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Evil Thoughts :
Wherein their Nature, Origin, and Effect are
distinctly Considered and Explained:
With m y jseful Rules for restraining and suppreffing
By WILLIAM CHILCOT, M. A.
For the Lord searcheth all Hearts, and understandeth all the
Imaginations of the Thoughts. i Chron. xxviii. 9.
of St. Thomas', Southwark.
VAT is with sincere Pleasure that I offer
excellent little Treatise to the Notice
of the Public. The Importance of the Subject must be obvious to all. The Duty of “ bringing into Captivity every Thought to the Obedience of Christ,” (2 Cor. ix. 5) is so necessary for the Attainment of that Holiness “ without which no Man shall see the Lord,” (Heb. xii. 14); of that internal Purity of Heart, to which alone is annexed the Promise of the Blessed Vision of God, (Matt. v. 8); that any Rules for our Guidance in performing it must be hailed with Joy by those who are earnestly striving to walk in the strait Path which leadeth to Everlasting Life. But while the Government of the Thoughts in general is a Subject in which we are all deeply interested, there are some special Kinds of Evil Thoughts which require a more particular Notice, and
with Toydance in percera 8)
his little apters, and fated by thens under theand
haven been a
which are apt to cause much Anxiety and Trouble to those who are labouring under them. These have been treated by the Author in diftinct Chapters, and form the chief Design of this little Book. Persons afflicted in this way, as even the best of us are liable to be, are frequently met with in the Ministrations of the Parochial Clergy; and it has often been a Matter of Regret to me that I have not been able to place in the Hands of those who have come under my own immediate Observation some such Work as the present. It was therefore with no sight Pleasure that I first met with it. Thinking that many of my Reverend Brethren may have felt a similar Want, I have been induced to republish it.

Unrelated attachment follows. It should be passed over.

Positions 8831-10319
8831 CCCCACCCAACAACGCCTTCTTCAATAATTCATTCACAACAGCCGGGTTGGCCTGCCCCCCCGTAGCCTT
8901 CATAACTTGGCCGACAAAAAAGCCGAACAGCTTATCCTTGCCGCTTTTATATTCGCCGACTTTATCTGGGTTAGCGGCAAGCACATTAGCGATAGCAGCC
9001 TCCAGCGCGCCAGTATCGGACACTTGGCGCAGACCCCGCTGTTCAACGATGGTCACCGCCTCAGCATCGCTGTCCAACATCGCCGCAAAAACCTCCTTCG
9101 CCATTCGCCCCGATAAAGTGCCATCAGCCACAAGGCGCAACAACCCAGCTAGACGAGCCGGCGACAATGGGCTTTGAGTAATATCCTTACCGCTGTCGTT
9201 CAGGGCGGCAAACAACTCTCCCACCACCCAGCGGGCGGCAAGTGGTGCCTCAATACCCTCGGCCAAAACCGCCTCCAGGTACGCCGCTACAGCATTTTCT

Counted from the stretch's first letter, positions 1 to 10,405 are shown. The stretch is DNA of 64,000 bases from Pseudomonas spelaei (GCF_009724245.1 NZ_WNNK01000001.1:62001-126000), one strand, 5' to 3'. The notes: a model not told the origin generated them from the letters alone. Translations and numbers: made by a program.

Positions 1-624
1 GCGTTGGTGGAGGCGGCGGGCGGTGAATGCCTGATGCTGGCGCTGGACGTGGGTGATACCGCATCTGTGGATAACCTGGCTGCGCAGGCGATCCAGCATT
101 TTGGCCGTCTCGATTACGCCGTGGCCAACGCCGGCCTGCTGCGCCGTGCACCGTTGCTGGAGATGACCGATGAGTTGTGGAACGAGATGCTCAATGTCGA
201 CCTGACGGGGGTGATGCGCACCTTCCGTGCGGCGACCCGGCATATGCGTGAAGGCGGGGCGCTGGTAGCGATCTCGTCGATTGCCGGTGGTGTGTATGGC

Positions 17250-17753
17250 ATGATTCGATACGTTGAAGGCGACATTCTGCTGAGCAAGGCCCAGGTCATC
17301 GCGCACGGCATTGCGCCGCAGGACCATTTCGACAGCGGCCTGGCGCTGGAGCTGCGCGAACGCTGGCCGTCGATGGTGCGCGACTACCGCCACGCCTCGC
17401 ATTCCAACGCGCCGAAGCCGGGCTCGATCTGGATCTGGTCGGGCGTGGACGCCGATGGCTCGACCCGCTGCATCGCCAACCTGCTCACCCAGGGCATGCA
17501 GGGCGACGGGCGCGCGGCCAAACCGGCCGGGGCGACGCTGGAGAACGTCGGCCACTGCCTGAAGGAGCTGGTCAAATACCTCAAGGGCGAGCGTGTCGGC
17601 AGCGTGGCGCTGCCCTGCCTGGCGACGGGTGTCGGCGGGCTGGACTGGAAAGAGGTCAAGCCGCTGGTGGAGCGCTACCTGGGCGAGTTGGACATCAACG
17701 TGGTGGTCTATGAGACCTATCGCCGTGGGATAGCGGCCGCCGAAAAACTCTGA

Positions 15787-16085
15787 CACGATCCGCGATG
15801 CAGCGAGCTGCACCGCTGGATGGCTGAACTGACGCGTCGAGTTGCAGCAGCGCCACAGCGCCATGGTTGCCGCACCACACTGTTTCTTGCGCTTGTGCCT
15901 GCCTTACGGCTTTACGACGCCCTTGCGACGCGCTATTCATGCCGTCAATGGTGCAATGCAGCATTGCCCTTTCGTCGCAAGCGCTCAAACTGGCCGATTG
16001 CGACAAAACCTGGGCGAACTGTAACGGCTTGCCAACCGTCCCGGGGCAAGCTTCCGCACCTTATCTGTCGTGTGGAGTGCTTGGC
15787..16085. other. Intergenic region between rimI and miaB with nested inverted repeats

It would be well to remind the Afflicted Persons that the Sinfulness of Evil Thoughts consists only so far as we indulge them. It is almost impossible to entirely prevent them from arising in our Minds ; they will come ; but we may choose whether we will entertain them or not. It is in our Power to do much towards hindering their Growth, and rejecting them when they present themselves to us. It has been prettily observed, * “ In the little Garden of the Mind, ill Thoughts, like Weeds, will
ome such a my ow Hands of
* Seed's Works, Vol. I. Sermon Ix. ed. 1745.
and, Lily strive to requires of sautiful Plaate and
spring up; they are the native Produce of the Soil. But if we take Care to root them up as fast as possible, as well as to cultivate and cherish each generous and beautiful Plant, this is all that God requires of us.” If then we steadily strive to conquer our Evil Thoughts, and, under the Gracious Influences of the Holy Spirit, to replace them with Good and Holy Ones, if we till the Soil of our Hearts, we shall find that God will vouchsafe a Blessing upon our Endeavours, and give unto us that Peace, that inward Tranquillity and Heavenly-mindedness which the World cannot give. But we must work. “Good Thoughts will not court our Acquaintance, and make the first Advances to us; but if we often read and meditate on religious Subjects, if we at stated Hours invite them to come and make their Abode with us, they will at last come without waiting for the Formality of a set Invitation.”* And I think the Rules in this little Volume will contribute much to our Progress in this Work, viz: the Control of our Evil, and Cultivation of Good, Thoughts. But of this I must leave the Reader to judge.
William Chilcot, the Author, descended from an ancient and respectable Devonshire Family,
* Seed, ut fuprà.